How to create Guest Configuration policies for Linux

Before creating custom policies, read the overview information at Azure Policy Guest Configuration.

To learn about creating Guest Configuration policies for Windows, see the page How to create Guest Configuration policies for Windows

When auditing Linux, Guest Configuration uses Chef InSpec. The InSpec profile defines the condition that the machine should be in. If the evaluation of the configuration fails, the policy effect auditIfNotExists is triggered and the machine is considered non-compliant.

Azure Policy Guest Configuration can only be used to audit settings inside machines. Remediation of settings inside machines isn't yet available.

Use the following actions to create your own configuration for validating the state of an Azure or non-Azure machine.

Important

Custom policy definitions with Guest Configuration in the Azure Government and Azure China 21Vianet environments is a Preview feature.

The Guest Configuration extension is required to perform audits in Azure virtual machines. To deploy the extension at scale across all Linux machines, assign the following policy definition: Deploy prerequisites to enable Guest Configuration Policy on Linux VMs

Don't use secrets or confidential information in custom content packages.

Install the PowerShell module

The Guest Configuration module automates the process of creating custom content including:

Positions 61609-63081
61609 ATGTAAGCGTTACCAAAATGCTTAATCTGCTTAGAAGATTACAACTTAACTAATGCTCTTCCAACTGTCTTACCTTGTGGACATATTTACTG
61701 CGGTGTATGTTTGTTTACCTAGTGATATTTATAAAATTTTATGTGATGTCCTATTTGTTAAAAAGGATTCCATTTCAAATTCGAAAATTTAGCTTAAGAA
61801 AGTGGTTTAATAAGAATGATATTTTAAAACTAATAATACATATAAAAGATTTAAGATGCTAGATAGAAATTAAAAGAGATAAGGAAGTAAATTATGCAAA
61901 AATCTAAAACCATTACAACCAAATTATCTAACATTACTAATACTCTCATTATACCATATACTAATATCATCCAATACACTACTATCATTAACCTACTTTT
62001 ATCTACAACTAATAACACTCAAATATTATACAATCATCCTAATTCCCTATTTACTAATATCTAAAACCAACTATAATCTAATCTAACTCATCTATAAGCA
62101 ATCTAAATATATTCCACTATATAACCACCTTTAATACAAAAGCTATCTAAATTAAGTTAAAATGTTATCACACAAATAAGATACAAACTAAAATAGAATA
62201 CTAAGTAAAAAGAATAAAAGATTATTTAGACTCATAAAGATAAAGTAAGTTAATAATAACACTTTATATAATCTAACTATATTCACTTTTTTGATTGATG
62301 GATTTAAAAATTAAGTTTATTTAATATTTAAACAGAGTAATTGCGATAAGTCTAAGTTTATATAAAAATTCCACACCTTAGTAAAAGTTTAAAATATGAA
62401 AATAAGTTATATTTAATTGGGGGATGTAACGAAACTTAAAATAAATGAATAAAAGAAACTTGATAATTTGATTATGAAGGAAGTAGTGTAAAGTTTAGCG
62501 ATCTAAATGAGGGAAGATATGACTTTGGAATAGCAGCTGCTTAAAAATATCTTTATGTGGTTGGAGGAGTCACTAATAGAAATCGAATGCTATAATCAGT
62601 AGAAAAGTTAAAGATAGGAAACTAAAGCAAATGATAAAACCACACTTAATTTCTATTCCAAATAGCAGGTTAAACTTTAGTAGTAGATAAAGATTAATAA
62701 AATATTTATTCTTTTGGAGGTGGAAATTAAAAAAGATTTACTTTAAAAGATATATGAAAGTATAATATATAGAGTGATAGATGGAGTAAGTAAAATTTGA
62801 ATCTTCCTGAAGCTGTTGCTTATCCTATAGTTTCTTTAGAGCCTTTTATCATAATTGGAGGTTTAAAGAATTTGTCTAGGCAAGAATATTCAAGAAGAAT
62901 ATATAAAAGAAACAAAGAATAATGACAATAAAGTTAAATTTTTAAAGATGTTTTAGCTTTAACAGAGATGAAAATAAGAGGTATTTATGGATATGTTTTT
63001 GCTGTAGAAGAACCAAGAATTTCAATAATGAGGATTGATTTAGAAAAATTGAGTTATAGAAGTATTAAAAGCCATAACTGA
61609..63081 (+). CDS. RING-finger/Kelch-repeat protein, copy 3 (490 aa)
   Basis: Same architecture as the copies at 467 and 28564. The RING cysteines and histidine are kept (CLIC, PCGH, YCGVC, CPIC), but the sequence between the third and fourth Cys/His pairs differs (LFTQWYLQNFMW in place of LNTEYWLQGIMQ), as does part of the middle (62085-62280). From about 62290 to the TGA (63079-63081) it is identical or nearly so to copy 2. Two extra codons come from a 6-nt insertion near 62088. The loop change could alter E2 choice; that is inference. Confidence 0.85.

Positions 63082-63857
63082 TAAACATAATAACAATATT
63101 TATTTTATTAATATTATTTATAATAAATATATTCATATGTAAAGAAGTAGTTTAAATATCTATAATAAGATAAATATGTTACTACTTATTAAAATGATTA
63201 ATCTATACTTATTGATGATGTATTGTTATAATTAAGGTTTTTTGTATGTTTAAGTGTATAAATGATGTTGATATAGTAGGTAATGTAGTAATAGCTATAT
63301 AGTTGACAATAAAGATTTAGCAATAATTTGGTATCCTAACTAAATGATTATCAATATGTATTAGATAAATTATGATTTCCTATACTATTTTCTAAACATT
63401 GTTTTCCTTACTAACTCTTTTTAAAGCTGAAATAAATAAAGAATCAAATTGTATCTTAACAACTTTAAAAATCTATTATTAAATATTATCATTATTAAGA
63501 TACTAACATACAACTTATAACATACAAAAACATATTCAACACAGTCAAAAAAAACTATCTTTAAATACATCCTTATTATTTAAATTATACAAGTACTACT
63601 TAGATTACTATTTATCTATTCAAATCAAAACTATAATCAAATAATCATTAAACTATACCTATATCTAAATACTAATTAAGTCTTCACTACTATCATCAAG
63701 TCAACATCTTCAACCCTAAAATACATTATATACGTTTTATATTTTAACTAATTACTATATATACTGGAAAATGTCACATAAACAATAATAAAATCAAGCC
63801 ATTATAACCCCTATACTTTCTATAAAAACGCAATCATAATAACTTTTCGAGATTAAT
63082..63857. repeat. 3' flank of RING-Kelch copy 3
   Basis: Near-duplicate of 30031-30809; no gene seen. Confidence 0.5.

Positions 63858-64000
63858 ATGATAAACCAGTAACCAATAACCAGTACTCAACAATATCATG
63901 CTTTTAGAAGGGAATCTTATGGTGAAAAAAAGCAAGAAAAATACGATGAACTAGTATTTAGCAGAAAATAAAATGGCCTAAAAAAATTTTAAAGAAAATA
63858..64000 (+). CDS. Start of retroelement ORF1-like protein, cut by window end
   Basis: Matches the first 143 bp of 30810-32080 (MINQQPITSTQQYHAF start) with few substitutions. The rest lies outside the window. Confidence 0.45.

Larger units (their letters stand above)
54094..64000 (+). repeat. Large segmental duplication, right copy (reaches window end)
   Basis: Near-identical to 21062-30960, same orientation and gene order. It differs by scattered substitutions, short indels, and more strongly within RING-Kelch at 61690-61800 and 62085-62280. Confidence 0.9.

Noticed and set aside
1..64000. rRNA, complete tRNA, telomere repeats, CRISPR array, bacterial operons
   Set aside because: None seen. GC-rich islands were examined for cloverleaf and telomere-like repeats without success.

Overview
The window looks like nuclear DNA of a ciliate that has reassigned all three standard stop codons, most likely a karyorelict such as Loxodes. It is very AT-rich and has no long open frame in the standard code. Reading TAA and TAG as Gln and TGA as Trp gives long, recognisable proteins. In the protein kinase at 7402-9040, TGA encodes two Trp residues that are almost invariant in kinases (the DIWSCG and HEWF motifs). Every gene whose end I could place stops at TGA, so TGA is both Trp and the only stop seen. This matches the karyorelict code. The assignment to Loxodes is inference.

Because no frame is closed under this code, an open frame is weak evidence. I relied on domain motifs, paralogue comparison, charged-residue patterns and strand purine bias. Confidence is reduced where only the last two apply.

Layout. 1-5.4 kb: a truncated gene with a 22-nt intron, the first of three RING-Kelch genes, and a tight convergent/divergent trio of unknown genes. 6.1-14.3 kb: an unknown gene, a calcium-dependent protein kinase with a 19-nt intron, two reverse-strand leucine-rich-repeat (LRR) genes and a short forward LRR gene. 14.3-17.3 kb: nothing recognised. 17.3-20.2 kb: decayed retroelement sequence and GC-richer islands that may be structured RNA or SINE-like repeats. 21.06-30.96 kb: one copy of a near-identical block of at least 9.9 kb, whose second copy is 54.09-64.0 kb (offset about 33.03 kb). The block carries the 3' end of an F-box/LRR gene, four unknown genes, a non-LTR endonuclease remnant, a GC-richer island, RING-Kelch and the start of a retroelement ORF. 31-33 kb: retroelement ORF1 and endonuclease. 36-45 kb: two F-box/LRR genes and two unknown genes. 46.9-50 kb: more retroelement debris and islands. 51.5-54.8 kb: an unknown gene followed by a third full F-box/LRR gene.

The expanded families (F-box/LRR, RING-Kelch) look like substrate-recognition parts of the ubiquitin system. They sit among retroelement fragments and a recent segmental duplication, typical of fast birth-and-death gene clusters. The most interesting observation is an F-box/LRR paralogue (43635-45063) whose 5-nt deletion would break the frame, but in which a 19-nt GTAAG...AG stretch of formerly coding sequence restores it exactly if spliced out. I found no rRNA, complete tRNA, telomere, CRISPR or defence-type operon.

• Creating a Guest Configuration content artifact (.zip)
  • Automated testing of the artifact
  • Creating a policy definition
  • Publishing the policy

The module can be installed on a machine running Windows, macOS, or Linux with PowerShell 6.2 or later running locally, or with Azure Cloud Shell, or with the Azure PowerShell Core Docker image.

Note

Compilation of configurations isn't supported on Linux.

Base requirements

Operating Systems where the module can be installed:

  • Linux
  • macOS
  • Windows

Note

The cmdlet Test-GuestConfigurationPackage requires OpenSSL version 1.0, due to a dependency on OMI. This causes an error on any environment with OpenSSL 1.1 or later.

Running the cmdlet Test-GuestConfigurationPackage is only supported on Windows for Guest Configuration module version 2.1.0.

The Guest Configuration resource module requires the following software:

  • PowerShell 6.2 or later. If it isn't yet installed, follow these instructions.
  • Azure PowerShell 1.5.0 or higher. If it isn't yet installed, follow these instructions.